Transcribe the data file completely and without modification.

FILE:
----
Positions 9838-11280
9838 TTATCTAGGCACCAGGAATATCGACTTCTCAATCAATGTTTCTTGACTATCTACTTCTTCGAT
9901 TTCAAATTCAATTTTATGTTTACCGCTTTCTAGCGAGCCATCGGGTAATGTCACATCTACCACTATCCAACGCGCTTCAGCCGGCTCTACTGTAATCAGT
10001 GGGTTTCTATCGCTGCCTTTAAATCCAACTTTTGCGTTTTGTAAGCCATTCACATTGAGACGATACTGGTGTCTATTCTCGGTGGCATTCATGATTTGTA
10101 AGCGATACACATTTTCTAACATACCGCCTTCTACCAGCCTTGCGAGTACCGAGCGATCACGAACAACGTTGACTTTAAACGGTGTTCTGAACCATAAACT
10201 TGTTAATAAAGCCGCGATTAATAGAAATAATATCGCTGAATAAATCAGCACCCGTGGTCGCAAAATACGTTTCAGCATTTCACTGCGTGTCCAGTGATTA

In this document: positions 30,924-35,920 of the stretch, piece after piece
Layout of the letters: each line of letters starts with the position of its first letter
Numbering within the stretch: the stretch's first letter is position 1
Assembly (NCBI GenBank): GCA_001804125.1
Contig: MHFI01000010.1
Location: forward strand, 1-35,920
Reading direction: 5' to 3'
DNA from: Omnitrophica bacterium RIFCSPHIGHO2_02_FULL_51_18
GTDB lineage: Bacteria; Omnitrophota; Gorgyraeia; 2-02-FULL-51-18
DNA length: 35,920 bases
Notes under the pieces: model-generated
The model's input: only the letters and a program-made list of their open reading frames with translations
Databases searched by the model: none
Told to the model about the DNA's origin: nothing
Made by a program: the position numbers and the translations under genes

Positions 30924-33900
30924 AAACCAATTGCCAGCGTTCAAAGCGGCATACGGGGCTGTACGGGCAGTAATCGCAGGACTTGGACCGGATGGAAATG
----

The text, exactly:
Positions 9838-11280
9838 TTATCTAGGCACCAGGAATATCGACTTCTCAATCAATGTTTCTTGACTATCTACTTCTTCGAT
9901 TTCAAATTCAATTTTATGTTTACCGCTTTCTAGCGAGCCATCGGGTAATGTCACATCTACCACTATCCAACGCGCTTCAGCCGGCTCTACTGTAATCAGT
10001 GGGTTTCTATCGCTGCCTTTAAATCCAACTTTTGCGTTTTGTAAGCCATTCACATTGAGACGATACTGGTGTCTATTCTCGGTGGCATTCATGATTTGTA
10101 AGCGATACACATTTTCTAACATACCGCCTTCTACCAGCCTTGCGAGTACCGAGCGATCACGAACAACGTTGACTTTAAACGGTGTTCTGAACCATAAACT
10201 TGTTAATAAAGCCGCGATTAATAGAAATAATATCGCTGAATAAATCAGCACCCGTGGTCGCAAAATACGTTTCAGCATTTCACTGCGTGTCCAGTGATTA

In this document: positions 30,924-35,920 of the stretch, piece after piece
Layout of the letters: each line of letters starts with the position of its first letter
Numbering within the stretch: the stretch's first letter is position 1
Assembly (NCBI GenBank): GCA_001804125.1
Contig: MHFI01000010.1
Location: forward strand, 1-35,920
Reading direction: 5' to 3'
DNA from: Omnitrophica bacterium RIFCSPHIGHO2_02_FULL_51_18
GTDB lineage: Bacteria; Omnitrophota; Gorgyraeia; 2-02-FULL-51-18
DNA length: 35,920 bases
Notes under the pieces: model-generated
The model's input: only the letters and a program-made list of their open reading frames with translations
Databases searched by the model: none
Told to the model about the DNA's origin: nothing
Made by a program: the position numbers and the translations under genes

Positions 30924-33900
30924 AAACCAATTGCCAGCGTTCAAAGCGGCATACGGGGCTGTACGGGCAGTAATCGCAGGACTTGGACCGGATGGAAATG